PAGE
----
$$\begin{array}{}{\displaystyle {q}_{2}{\left({q}_{1}{z}^{\prime}\right)}^{\prime}(t)\ge \underset{{t}_{1}}{\overset{t}{\int}}\frac{1}{{q}_{3}(s)}{q}_{3}(s){\left({q}_{2}{\left({q}_{1}{z}^{\prime}\right)}^{\prime}\right)}^{\prime}(s)\mathrm{d}s}\\ {\displaystyle \phantom{\rule{2em}{0ex}}\phantom{\rule{2em}{0ex}}\phantom{\rule{1em}{0ex}}\phantom{\rule{negativethinmathspace}{0ex}}\ge {q}_{3}{\left({q}_{2}{\left({q}_{1}{z}^{\prime}\right)}^{\prime}\right)}^{\prime}(t)\underset{{t}_{1}}{\overset{t}{\int}}\frac{1}{{q}_{3}(s)}\mathrm{d}s.}\end{array}$$

Integrating the above inequality, one can verify that

$$\begin{array}{}{\displaystyle {z}^{\prime}(t)\ge {q}_{3}{\left({q}_{2}{\left({q}_{1}{z}^{\prime}\right)}^{\prime}\right)}^{\prime}(t)\frac{1}{{q}_{1}(t)}\underset{{t}_{1}}{\overset{t}{\int}}\frac{1}{{q}_{2}(u)}\underset{{t}_{1}}{\overset{s}{\int}}\frac{1}{{q}_{3}(s)}\mathrm{d}s\phantom{\rule{thinmathspace}{0ex}}\mathrm{d}u}\end{array}$$

Integrating once more, we see that *x*(*t*) = $\begin{array}{}{\displaystyle {q}_{3}{\left({q}_{2}{\left({q}_{1}{z}^{\prime}\right)}^{\prime}\right)}^{\prime}}\end{array}$(*t*) satisfies

$$\begin{array}{}{\displaystyle z(t)\ge x(t)\underset{{t}_{1}}{\overset{t}{\int}}\frac{1}{{q}_{1}({s}_{1})}\underset{{t}_{1}}{\overset{{s}_{1}}{\int}}\frac{1}{{q}_{2}(u)}\underset{{t}_{1}}{\overset{s}{\int}}\frac{1}{{q}_{3}(s)}\mathrm{d}s\phantom{\rule{thinmathspace}{0ex}}\mathrm{d}u\phantom{\rule{thinmathspace}{0ex}}\mathrm{d}{s}_{1}.}\end{array}$$

Setting the last estimate into (*E*_{c}), we see that *x*(*t*) is a positive solution of the differential inequality

$$\begin{array}{}{\displaystyle {x}^{\prime}(t)+{Q}_{2}(t)x(\tau (t))\le 0,}\end{array}$$

which in view of Philos theorem in [4] guarantees that the corresponding differential equation (3.4) has also a positive solution. This is a contradiction and the proof is complete now.□

Applying suitable criteria for oscillation of (3.3) and (3.4), we immediately obtain the criteria for oscillation of (E). We use the one which is due to Ladde et al. [5].

#### Corollary 3

*Let* (1.2) *hold. Assume that for* *i* = 1, 2

$$\begin{array}{}{\displaystyle \underset{t\to \mathrm{\infty}}{lim\u2006inf}\underset{\tau (t)}{\overset{t}{\int}}{Q}_{i}(s)\mathrm{d}s>\frac{1}{\mathrm{e}}}\end{array}$$(3.10)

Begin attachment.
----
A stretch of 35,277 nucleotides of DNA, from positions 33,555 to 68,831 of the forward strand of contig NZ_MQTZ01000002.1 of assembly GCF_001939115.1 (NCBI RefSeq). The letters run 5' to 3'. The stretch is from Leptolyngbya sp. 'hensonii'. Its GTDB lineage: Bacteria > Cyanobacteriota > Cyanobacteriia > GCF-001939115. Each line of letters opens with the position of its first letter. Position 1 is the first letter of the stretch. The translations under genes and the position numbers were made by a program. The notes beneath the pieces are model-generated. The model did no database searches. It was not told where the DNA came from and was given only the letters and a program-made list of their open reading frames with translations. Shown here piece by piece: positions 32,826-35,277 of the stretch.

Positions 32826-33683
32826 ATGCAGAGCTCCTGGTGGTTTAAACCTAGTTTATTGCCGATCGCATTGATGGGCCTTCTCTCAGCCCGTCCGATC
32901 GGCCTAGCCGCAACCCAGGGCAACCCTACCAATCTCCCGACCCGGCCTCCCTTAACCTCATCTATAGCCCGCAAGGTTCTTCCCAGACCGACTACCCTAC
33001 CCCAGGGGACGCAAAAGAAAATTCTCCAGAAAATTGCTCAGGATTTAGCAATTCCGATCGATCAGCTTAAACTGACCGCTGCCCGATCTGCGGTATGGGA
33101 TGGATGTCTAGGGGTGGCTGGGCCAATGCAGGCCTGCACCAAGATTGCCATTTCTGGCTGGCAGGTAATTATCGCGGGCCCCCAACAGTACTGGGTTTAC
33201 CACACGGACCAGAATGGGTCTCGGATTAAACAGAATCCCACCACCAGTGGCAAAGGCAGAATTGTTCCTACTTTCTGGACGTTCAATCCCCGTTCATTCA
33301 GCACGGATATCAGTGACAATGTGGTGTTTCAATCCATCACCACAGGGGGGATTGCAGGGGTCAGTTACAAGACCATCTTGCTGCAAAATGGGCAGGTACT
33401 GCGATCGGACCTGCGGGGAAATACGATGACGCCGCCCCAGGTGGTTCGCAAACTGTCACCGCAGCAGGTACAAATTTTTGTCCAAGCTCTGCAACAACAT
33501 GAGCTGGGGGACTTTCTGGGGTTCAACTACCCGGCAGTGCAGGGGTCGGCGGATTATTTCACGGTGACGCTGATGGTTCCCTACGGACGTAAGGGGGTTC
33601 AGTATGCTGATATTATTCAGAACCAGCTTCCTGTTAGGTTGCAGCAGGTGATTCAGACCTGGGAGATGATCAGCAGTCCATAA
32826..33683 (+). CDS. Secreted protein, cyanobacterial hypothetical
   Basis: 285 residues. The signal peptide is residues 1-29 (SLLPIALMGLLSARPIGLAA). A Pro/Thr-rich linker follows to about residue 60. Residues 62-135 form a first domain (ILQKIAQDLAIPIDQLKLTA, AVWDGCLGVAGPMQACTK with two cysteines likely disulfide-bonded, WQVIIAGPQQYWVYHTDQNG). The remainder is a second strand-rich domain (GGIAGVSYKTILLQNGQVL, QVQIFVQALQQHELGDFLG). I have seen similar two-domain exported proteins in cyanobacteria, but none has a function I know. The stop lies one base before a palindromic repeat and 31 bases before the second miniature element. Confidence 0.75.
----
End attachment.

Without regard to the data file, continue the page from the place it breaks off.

*hold. Then* (*E*) *is oscillatory*.

We support our results by another example.

#### Example 4

*Let us consider the general Euler delay differential equation*

$$\begin{array}{}{\displaystyle {\left({t}^{\gamma}{\left({t}^{\beta}{\left({t}^{\alpha}{y}^{\prime}(t)\right)}^{\prime}\right)}^{\prime}\right)}^{\prime}+a\phantom{\rule{thinmathspace}{0ex}}{t}^{\alpha +\beta +\gamma -4}y(\lambda t)=0}\end{array}$$(3.11)

*with* *α* > 1, *β* > 1, *γ* > 1, *a* > 0, *and* 0 < *λ* < 1. *By Corollary 2 and Example 3*, *this equation is oscillatory if and only if the canonical equation*

$$\begin{array}{}{\displaystyle {\left({t}^{2-\alpha}{\left({t}^{2-\beta}{\left({t}^{2-\gamma}{z}^{\prime}(t)\right)}^{\prime}\right)}^{\prime}\right)}^{\prime}+a{\lambda}^{\alpha +\beta +\gamma -3}{t}^{\alpha +\beta +\gamma -4}z(\lambda t)=0}\end{array}$$(3.12)

*is oscillatory. The straightforward computation yields that*

$$\begin{array}{}{\displaystyle {Q}_{1}(t)\sim \frac{a{\lambda}^{2-\alpha -\beta}}{(\alpha +\beta +\gamma -3)(\beta +\gamma -2)(\gamma -1)}\phantom{\rule{thinmathspace}{0ex}}{t}^{-1}}\end{array}$$

*and*

$$\begin{array}{}{\displaystyle {Q}_{2}(t)\sim \frac{a{\lambda}^{3-\alpha -\beta -\gamma}}{(\alpha +\beta +\gamma -3)(\alpha +\beta -2)(\alpha -1)}\phantom{\rule{thinmathspace}{0ex}}{t}^{-1}.}\end{array}$$

*By Corollary 4 considered equation is oscillatory*, *provided that both conditions*

$$\begin{array}{}{\displaystyle \frac{a{\lambda}^{2-\alpha -\beta}}{(\alpha +\beta +\gamma -3)(\beta +\gamma -2)(\gamma -1)}\phantom{\rule{thinmathspace}{0ex}}\mathrm{ln}\left(\frac{1}{\lambda}\right)>\frac{1}{\mathrm{e}}}\end{array}$$

*and*

$$\begin{array}{}{\displaystyle \frac{a{\lambda}^{3-\alpha -\beta -\gamma}}{(\alpha +\beta +\gamma -3)(\alpha +\beta -2)(\alpha -1)}\phantom{\rule{thinmathspace}{0ex}}\mathrm{ln}\left(\frac{1}{\lambda}\right)>\frac{1}{\mathrm{e}}}\end{array}$$

*are satisfied*.